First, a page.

Anda di halaman 1dari 28

1.

Introduction

Primary Education is the first stage of compulsory education. It comprises

six academic years which are ordinarily taken from the age of six to twelve.

Students generally incorporate to the first course of this educative stage in the

natural year in which they turn six years old.

The present Teaching Planning, intended for the fifth grade, will try to

respond to the demands of a society that seeks in the educative system

solutions to face up to challenges of a changing and unpredictable future.

The legal regulations currently in force establish the subject of English as

a Foreign Language as an important part of the curriculum at this stage. The

main aim of foreign language learning is to achieve students’ communicative

competence, which will allow them to handle different situations in the foreign

language, by means of producing appropriate messages in the different

communicative situations. Moreover, from this area we can achieve many other

aims of Primary Education such as the development of their personality, their

communicative skills and socio-linguistic strategies, the improvement of their

ability to feel empathy, the diversification of their sources of information, and the

establishment of social and cultural relationships with tolerance in a world

where international communications has an increasing relevance. All these

aims will contribute to the educational development of the students from a

global perspective.

The English teacher must elaborate a Teaching Planning prior to the

development of his/her area, always departing from the Educative Projects, with

the aim of contemplating all the necessary aspects for a correct approach to the

teaching-learning process, understanding it as an open structure that during the

3
school year may go through adaptations due to new physical or personal

situations.

2. Point of Departure

For the elaboration of this Teaching Planning, the following elements have

been taking into account:

 The existing legal regulations.

This Teaching Planning is based on the existing legal regulations which are

the Educational Goals established by the Spanish Constitution, which

establishes in the Article 27 that “everybody is entitled to education”; The

Organic Law of Improvement on Education 8/2013 passed on December 9th

on which the rest of legislation depends; and the Royal Decree 126/2014

passed on February 28h, which establishes the Minima Teaching Requirements

and the Key Competences for Primary Education nationwide under the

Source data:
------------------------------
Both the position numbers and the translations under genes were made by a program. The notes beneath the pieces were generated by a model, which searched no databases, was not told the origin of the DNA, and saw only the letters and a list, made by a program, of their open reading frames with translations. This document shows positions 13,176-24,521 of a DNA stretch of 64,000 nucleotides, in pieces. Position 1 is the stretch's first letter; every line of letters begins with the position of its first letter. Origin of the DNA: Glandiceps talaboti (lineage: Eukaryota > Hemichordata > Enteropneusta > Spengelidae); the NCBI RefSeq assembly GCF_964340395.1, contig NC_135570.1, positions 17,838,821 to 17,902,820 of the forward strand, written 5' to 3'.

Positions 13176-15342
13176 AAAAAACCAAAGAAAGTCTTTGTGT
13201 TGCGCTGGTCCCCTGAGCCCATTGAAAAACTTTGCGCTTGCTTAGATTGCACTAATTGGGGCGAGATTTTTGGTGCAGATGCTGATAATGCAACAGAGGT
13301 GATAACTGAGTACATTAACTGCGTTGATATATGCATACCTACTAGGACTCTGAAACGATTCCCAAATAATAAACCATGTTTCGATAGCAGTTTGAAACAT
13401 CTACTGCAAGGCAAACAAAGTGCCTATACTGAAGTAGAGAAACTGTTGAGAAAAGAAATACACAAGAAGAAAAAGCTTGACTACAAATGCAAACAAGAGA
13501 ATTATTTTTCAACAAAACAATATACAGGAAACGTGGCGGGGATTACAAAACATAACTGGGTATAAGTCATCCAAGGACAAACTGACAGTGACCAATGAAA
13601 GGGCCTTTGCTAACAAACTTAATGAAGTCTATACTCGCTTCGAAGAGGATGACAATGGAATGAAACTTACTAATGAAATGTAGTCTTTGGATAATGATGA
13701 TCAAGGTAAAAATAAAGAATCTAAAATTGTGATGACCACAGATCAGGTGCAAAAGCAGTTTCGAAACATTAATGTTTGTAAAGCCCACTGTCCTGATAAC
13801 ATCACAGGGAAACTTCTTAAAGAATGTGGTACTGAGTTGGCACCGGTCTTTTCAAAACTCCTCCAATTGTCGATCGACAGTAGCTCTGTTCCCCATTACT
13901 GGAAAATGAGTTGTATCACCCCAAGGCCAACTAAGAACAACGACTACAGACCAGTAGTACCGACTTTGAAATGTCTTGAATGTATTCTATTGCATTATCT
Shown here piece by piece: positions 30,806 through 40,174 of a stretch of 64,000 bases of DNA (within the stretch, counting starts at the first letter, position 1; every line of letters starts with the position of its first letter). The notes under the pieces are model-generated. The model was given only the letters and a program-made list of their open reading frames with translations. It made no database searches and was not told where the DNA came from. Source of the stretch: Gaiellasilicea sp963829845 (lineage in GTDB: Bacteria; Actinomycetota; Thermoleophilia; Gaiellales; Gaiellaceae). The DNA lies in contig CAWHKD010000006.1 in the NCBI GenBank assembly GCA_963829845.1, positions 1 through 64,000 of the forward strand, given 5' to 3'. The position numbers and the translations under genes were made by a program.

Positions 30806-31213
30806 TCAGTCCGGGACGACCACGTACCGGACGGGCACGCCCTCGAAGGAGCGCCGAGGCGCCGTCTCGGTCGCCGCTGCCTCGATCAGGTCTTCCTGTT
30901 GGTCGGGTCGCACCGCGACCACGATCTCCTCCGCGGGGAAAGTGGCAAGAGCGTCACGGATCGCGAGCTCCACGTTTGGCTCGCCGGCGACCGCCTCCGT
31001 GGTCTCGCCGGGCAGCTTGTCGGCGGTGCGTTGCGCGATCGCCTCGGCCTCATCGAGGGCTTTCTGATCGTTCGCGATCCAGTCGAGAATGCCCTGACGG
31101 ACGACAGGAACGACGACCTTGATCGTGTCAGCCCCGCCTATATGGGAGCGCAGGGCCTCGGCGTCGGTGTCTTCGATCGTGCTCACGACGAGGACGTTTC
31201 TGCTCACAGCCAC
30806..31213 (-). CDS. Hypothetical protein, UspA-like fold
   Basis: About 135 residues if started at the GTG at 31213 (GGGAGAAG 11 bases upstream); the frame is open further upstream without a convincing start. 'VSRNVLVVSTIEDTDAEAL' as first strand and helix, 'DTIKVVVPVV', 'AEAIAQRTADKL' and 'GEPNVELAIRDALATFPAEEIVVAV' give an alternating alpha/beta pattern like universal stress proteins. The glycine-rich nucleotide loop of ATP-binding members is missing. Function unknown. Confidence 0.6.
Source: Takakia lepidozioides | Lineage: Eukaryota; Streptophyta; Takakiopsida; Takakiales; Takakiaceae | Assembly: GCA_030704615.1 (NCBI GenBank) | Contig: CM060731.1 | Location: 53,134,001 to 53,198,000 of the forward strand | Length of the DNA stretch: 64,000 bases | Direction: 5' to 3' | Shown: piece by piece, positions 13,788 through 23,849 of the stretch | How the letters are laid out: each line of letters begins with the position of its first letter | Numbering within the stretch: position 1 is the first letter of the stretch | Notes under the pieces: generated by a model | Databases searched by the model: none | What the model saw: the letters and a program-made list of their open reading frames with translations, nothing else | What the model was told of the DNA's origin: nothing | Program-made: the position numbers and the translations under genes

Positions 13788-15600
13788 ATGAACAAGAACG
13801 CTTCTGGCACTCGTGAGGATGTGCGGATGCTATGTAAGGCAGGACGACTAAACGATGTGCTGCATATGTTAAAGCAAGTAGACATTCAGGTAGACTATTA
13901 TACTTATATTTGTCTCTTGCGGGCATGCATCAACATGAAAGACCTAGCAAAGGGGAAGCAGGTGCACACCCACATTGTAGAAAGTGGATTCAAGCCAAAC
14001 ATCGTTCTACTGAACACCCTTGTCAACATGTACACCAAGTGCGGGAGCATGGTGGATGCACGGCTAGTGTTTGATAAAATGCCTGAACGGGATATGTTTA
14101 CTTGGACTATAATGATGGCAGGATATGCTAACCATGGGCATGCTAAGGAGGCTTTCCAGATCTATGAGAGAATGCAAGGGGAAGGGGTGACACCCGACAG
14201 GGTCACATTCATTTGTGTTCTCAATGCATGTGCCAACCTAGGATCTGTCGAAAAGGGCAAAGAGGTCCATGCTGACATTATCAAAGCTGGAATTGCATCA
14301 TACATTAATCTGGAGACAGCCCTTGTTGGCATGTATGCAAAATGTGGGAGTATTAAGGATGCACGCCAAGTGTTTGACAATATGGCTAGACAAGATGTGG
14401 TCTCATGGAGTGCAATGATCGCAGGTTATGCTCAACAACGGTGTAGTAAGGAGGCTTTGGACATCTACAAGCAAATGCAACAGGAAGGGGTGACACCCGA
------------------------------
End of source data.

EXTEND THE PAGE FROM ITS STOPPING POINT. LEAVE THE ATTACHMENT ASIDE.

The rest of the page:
principles of LOMCE. It is also based on the Decree 89/2014 passed on July

24th which sets the Curriculum for all the areas in Primary Education, including

the area of Foreign Language. This will be then the most useful document for us

as English teachers, regarding of course, all the other regulations.

 The School Educational Project and The Curricular Project.

 The characteristics of the stage and the area.

The Primary Education stage is a basic education that prepares the student

as a person and as a citizen, giving special emphasis to formative over

informative aspects and trying to ensure a global and integral development

covering motor, cognitive and socio-affective aspects.

From this perspective the English as a Foreign Language area must try to

achieve the acquisition, on the part of the students, of an increasing

4
communicative competence that allows them to communicate and participate

actively in economic, social and cultural life in a world where international

relationships are increasingly important, fostering respectful attitudes towards

other cultures and the differences among people.

 Criteria for the specification and sequencing. These are:

- Evolutional characteristics of children.

- Evolutional characteristics of the teaching-learning process

- The own logic of the area.

3. Contextualisation

 Setting

The school in which this Teaching Planning is thought to be applied is located

in an urban environment, in a middle class neighbourhood in the South of

the Region of Alicante . In general, the families have a medium-high socio-

cultural level. About a 10% of the population comes from other countries,

mainly from South America and Eastern Europe. In most cases, they have been

living in the community for a long time so they are well integrated in it. This

neighbourhood has some surrounding facilities such as a Parks and a

Science Museum which I will take advantage of along the school year.

 School

It is a state school which includes both Infant and Primary Education. It

consists of two buildings:

 Main building which is divided into two floors:

In the ground floor there are the spaces dedicated to common uses: library,

psychomotricity room, director´s and secretary´s office, reception, dining hall,

kitchen, teacher´s room, music classroom and toilets for teachers and students.

5
In the top floor there are 16 classrooms, ICT classroom and toilets.